Jeppesen JV, Anderson RA, Kelsey TW, et al. Which follicles make the most anti-Mullerian hormone in humans? Evidence for an abrupt decline in AMH production at the time of follicle selection. Mol Hum Reprod 2013;19:519527.

    • PubMed
    • Search Google Scholar
    • Export Citation
  • 30.

    Anderson RA, Clatot F, Demeestere I, et al. Cancer survivorship: reproductive health outcomes should be included in standard toxicity assessments. Eur J Cancer 2021;144:310316.

    • PubMed
    • Search Google Scholar
    • Export Citation
  • 31.

    Silva C, Caramelo O, Almeida-Santos T, et al. Factors associated with ovarian function recovery after chemotherapy for breast cancer: a systematic review and meta-analysis. Hum Reprod 2016;31:27372749.

    • PubMed
    • Search Google Scholar
    • Export Citation
  • 32.

    Lambertini M, Olympios N, Lequesne J, et al. Impact of taxanes, endocrine therapy, and deleterious germline BRCA mutations on anti-Müllerian hormone levels in early breast cancer patients treated with anthracycline- and cyclophosphamide-based chemotherapy. Front Oncol 2019;9:575.

    • PubMed
    • Search Google Scholar
    • Export Citation
  • 33.

    Ejlertsen B, Tuxen MK, Jakobsen EH, et al. Adjuvant cyclophosphamide and docetaxel with or without epirubicin for early TOP2A-normal breast cancer: DBCG 07-READ, an open-label, phase III, randomized trial. J Clin Oncol 2017;35:26392646.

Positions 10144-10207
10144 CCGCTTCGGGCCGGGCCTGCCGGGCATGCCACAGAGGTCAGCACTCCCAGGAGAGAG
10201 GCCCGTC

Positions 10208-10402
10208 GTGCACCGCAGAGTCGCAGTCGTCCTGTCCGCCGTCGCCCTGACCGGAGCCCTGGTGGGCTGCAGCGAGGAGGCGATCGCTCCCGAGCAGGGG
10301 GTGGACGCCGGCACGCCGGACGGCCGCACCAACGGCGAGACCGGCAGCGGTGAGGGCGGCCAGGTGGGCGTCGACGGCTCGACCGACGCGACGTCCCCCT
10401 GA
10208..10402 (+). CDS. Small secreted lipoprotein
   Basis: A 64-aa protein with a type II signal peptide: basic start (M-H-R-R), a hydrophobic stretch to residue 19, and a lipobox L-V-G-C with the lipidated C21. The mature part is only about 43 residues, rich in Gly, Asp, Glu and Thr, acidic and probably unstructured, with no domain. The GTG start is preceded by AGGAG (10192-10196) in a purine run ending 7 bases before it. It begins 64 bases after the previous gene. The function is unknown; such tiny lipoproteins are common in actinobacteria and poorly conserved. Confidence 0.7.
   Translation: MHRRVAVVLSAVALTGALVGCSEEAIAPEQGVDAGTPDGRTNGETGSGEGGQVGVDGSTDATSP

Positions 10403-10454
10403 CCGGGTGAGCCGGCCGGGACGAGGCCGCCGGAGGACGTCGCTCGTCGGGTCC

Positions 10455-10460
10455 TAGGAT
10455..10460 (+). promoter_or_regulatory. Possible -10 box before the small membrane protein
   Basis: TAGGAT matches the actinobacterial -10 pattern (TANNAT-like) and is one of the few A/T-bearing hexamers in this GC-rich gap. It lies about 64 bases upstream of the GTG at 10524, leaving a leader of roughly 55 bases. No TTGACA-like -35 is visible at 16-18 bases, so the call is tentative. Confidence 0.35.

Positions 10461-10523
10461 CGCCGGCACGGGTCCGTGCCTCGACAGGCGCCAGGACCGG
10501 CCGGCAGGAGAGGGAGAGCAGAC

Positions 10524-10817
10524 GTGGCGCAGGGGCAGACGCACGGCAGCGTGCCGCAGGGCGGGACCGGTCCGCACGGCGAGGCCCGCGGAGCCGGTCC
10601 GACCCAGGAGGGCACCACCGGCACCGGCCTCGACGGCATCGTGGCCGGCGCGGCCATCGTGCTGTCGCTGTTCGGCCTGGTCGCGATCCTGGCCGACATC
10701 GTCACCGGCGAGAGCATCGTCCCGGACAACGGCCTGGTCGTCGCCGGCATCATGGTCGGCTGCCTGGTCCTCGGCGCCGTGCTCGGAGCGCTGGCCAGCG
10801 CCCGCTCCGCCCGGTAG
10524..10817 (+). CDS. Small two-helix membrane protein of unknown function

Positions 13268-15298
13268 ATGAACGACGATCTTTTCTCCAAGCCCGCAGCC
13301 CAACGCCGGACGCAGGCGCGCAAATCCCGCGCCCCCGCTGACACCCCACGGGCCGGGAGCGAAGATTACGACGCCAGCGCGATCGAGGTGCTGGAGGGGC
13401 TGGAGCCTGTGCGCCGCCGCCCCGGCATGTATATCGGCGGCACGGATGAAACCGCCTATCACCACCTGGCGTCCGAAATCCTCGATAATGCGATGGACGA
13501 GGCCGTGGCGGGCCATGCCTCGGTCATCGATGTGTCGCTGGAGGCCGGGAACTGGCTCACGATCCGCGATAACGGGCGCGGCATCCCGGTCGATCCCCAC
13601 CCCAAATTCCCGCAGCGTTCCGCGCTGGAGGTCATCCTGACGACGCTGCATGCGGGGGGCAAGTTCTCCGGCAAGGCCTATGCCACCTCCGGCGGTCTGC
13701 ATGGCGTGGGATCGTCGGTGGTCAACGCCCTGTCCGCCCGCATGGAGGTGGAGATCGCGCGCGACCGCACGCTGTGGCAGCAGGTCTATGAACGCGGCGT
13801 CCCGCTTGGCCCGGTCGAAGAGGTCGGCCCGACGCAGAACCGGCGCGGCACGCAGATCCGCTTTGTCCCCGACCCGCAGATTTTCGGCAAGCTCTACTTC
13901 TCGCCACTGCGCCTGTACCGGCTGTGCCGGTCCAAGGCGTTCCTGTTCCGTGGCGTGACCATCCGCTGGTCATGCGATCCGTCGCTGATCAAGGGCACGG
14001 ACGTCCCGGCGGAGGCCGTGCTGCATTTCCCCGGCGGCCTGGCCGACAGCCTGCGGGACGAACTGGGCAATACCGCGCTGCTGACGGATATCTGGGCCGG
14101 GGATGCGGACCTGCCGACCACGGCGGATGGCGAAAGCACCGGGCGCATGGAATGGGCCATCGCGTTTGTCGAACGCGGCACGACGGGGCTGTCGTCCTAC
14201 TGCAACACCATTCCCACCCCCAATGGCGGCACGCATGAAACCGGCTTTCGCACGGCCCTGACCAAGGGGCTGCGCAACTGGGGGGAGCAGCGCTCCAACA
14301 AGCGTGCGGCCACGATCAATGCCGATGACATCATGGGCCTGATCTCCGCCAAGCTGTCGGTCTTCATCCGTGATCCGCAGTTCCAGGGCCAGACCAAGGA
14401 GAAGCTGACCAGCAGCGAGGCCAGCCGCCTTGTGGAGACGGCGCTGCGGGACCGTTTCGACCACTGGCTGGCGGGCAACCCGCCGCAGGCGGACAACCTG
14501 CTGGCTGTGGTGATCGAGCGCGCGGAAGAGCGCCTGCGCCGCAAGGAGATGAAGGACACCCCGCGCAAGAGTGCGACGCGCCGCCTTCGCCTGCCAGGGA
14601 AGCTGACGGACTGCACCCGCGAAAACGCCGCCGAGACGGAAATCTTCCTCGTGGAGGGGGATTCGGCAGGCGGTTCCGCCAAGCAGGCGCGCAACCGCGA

• PubMed
    • Search Google Scholar
    • Export Citation
  • 34.

    Poorvu PD, Gelber SI, Zheng Y, et al. Pregnancy after breast cancer: results from a prospective cohort of young women with breast cancer. Cancer 2021;127:10211028.

    • PubMed
    • Search Google Scholar
    • Export Citation
  • 35.

    Lambertini M, Blondeaux E, Bruzzone M, et al. Pregnancy after breast cancer: a systematic review and meta-analysis. J Clin Oncol 2021;39:32933305.

  • 36.

    Steiner AZ, Pritchard D, Stanczyk FZ, et al. Association between biomarkers of ovarian reserve and infertility among older women of reproductive age. JAMA 2017;318:13671376.

    • PubMed
    • Search Google Scholar
    • Export Citation